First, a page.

My wishlist:

    1. I want apps to be more similar to the web. Search for an app, or tap a recommendation, or say, tap a Gigaom link in another app, open it without having to install. The home screen then becomes a favorite apps list. This makes trying out apps a little less tedious. I can stomach an app-centered web better if this was the case.

    2. I want set-top box manufacturers to realize that games are also forms of entertainment that can benefit from digital.

    3. I want cheaper e-books pegged at 9.99, like albums. Fuck you, Apple, for ruining it for everyone.

  3. 1) Instagram on Android… Make it happen.
    2) I like the idea of a singular source of updating. I think Twitter, with some tweaks could be it for brief posts.
    3) Dualboot Android and Win8 tablets or touchscreen enabled ultra books would e sweet too.

  4. (I work at Automattic/

    Re: Instagram-to-Blog. Something I’d like to see as well, and could very well happen on using our APIs and OAuth2: . Kevin and his team are running a pretty massive service with a tiny team — so I suspect it’s on their to-do list, just hasn’t happened yet.

    Re: OnSwipe-enabled blogs. Definitely agree that there is lots of room for improvement, especially for certain blogs that aren’t full of photos and videos. The OnSwipe implementation on has lagged behind the current OnSwipe experience, and a pretty big update is coming soon to address that. Would be good to hear your thoughts once that’s live.

    And Twiiter sync would be huge — gotta imagine that’s near the top of their list as well.

  5. Hey Om,

    I know you’re frustrated and quite frankly I don’t blame you. All the WP blogs (.com and .org) are on our old legacy plugin that was built upon our first experiment 18 months ago when we were 2 bootstrapped entrepreneurs/writers making something we wanted. Over the next 30 days, we’re hoping to fix what I can only guess you’re most frustrated with. We’re both believers in the web and I think we can get to a place that you’ll like or at least, not hate with the new stuff we’ve built. Ive seen the new and i think were both trying to drive to the same thing, except we have a good way to go. I’m going to reach out separately to hear all you don’t like and turn those guesses of what i dont think you like into actionable items. We’ll work hard to take the feedback in. Like I said last year when we briefly chatted, I respect you a ton as a fellow writer and your blog was what I read when I was first starting out.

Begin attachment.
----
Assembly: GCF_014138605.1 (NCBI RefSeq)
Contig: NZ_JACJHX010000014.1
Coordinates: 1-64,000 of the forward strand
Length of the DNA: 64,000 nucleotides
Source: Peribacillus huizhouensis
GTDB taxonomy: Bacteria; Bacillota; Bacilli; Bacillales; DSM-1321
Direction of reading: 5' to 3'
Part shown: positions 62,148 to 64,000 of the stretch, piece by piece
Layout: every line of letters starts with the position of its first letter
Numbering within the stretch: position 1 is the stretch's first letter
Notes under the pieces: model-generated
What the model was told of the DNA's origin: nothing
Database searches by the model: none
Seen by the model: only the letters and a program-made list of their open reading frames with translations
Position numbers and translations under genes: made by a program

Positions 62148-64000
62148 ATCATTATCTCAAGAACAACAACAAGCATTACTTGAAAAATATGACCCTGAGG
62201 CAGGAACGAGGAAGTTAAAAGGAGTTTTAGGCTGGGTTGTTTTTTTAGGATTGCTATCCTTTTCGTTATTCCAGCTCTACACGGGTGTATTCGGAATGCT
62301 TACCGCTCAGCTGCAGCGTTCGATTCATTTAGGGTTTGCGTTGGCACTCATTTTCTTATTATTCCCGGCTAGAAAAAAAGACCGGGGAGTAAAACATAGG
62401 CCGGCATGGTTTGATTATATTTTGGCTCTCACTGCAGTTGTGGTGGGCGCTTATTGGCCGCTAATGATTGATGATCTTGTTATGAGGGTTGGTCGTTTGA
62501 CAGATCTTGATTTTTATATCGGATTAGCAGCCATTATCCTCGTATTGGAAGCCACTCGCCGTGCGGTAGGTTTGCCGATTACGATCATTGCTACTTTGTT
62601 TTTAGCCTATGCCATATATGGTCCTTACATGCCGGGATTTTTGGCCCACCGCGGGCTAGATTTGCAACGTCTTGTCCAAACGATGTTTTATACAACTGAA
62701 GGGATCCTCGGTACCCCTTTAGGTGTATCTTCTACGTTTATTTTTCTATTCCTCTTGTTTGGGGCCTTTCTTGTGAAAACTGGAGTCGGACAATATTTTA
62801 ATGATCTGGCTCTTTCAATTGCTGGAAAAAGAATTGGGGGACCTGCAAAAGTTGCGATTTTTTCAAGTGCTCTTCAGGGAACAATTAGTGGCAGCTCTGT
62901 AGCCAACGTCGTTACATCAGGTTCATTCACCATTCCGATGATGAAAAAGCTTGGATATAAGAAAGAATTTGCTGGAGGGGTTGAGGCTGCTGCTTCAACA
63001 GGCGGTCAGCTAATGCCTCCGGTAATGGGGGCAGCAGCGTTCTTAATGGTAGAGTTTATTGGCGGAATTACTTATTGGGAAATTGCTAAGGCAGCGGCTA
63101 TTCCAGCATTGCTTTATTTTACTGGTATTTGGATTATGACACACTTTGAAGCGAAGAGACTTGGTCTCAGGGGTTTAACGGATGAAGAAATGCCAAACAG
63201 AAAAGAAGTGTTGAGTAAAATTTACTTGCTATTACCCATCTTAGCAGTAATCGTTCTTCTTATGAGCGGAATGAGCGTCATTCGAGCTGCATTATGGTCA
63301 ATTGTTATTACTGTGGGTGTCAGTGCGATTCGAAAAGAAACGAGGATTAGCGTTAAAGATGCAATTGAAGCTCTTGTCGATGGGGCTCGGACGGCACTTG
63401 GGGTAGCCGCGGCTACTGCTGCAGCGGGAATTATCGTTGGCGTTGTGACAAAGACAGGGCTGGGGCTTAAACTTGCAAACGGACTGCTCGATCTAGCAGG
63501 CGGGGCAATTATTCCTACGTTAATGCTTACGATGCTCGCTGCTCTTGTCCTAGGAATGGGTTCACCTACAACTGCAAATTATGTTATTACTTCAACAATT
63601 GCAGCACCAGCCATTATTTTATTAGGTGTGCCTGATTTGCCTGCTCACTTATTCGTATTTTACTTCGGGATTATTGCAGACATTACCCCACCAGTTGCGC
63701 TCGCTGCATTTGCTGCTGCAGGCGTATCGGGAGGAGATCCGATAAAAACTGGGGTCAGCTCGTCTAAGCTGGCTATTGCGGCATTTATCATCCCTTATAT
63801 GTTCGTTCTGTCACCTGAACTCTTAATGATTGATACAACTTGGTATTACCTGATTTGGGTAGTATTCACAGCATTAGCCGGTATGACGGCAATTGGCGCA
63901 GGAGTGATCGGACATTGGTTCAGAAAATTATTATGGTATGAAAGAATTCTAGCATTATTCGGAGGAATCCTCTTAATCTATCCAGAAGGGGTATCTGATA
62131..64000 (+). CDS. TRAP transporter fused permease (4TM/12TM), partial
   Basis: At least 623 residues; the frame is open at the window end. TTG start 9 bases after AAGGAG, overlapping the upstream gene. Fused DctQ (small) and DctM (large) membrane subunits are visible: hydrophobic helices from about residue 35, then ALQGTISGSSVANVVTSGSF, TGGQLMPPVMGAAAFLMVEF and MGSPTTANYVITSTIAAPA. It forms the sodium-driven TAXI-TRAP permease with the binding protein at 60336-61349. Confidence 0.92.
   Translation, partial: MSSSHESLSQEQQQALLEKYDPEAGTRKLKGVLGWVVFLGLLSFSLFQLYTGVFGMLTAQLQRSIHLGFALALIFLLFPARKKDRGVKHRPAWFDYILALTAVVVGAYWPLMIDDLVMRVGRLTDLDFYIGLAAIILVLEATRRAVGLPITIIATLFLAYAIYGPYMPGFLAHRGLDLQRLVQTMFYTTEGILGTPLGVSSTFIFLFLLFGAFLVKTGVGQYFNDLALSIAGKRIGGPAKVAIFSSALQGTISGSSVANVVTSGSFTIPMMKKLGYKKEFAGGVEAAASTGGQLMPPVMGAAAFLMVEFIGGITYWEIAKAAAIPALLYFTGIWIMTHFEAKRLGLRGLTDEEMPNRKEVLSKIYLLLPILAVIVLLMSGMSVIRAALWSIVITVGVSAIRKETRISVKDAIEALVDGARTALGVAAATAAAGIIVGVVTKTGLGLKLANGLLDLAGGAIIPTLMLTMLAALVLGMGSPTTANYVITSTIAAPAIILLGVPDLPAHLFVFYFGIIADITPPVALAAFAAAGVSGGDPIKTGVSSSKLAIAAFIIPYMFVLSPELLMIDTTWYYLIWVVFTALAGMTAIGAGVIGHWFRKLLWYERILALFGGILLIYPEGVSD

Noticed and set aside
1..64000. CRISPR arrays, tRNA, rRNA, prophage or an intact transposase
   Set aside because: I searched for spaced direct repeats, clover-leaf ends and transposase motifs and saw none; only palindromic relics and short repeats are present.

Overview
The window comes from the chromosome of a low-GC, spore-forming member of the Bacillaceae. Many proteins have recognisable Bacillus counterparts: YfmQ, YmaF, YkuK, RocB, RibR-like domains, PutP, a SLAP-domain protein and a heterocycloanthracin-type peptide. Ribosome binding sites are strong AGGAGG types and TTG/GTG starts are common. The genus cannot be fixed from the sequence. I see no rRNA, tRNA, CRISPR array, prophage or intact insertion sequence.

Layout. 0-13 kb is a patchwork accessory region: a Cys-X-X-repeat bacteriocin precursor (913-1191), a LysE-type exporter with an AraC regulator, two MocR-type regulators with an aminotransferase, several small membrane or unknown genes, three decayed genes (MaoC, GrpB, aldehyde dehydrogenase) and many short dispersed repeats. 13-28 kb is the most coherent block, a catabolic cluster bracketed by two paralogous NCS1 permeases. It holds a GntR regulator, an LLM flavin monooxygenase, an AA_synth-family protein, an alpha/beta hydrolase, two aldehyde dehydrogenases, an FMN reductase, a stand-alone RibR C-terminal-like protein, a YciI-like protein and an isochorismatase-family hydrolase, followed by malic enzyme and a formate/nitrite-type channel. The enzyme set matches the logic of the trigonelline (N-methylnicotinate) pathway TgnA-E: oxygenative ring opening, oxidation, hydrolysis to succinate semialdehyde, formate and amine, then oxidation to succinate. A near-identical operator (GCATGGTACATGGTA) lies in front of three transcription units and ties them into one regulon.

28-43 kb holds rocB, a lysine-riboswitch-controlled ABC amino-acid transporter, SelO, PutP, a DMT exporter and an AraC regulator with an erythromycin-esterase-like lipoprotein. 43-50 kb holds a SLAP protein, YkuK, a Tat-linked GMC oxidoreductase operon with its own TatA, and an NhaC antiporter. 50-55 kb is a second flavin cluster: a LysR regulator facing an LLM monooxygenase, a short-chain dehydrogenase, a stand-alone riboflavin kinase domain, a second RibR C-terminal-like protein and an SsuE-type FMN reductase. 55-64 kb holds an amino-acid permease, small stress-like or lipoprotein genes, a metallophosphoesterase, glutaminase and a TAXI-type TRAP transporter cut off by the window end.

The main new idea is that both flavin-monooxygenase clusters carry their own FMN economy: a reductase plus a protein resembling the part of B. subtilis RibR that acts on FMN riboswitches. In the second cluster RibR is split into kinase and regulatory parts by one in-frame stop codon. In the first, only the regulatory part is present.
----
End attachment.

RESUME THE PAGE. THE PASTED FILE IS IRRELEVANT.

6. ITonDemand

    Om and Ken for the WIN on this one! So many wishes and so little time… hopefully we will see a “super sync” revolution in 2012. I just want to be able to do everything in one location. Goodness apps – stop trying to kill my poor little fingers! Can’t you all just get along?! Ken, I am so feeling the “more time between smartphones” vibe… nothing sucks more than buying something awesome… sitting down on the couch to play with your new toy… and learning your device is being replaced immediately by something better. (Grr… this happened when I bought my iPad and three days later found the iPad2 was being released a week later. I totally feel your pain.)

  7. Since you asked for my wish list (ok, not me specifically, but so what), here are some:

    1) All wireless carriers unbundle service and equipment, and price their service plans that reflect their cost savings of unsubsidized devices.

    2) Elimination of all restrictions on usage of mobile devices, i.e, all android users get unlocked images.

    3) If #1 & #2 don’t happen, Apple, Google, Amazon, Microsoft, and Cisco buy T-Mobile.

    4) Telcos and cable companies get nostalgic about competing, and get into a fiber-to-the-home war.

    5) All companies with record cash hoards (not just tech companies like Apple), realize that hiding the cash (in non-interest bearing accounts, no less) they extracted from the economy actually shrinks the economy because that cash is no longer being circulated around, and start returning more cash to the economy by investing in R&D, capital equipment, training, health care, education, energy conservation, and all those things that will yield more profits in the next decade.

    6) An end to the patent war (and to software patents in general).

    7) More time between introductions of new smartphones – at least let me enjoy them for a year (o.k. I’ll take 8 months) before I succumb to the urge to upgrade.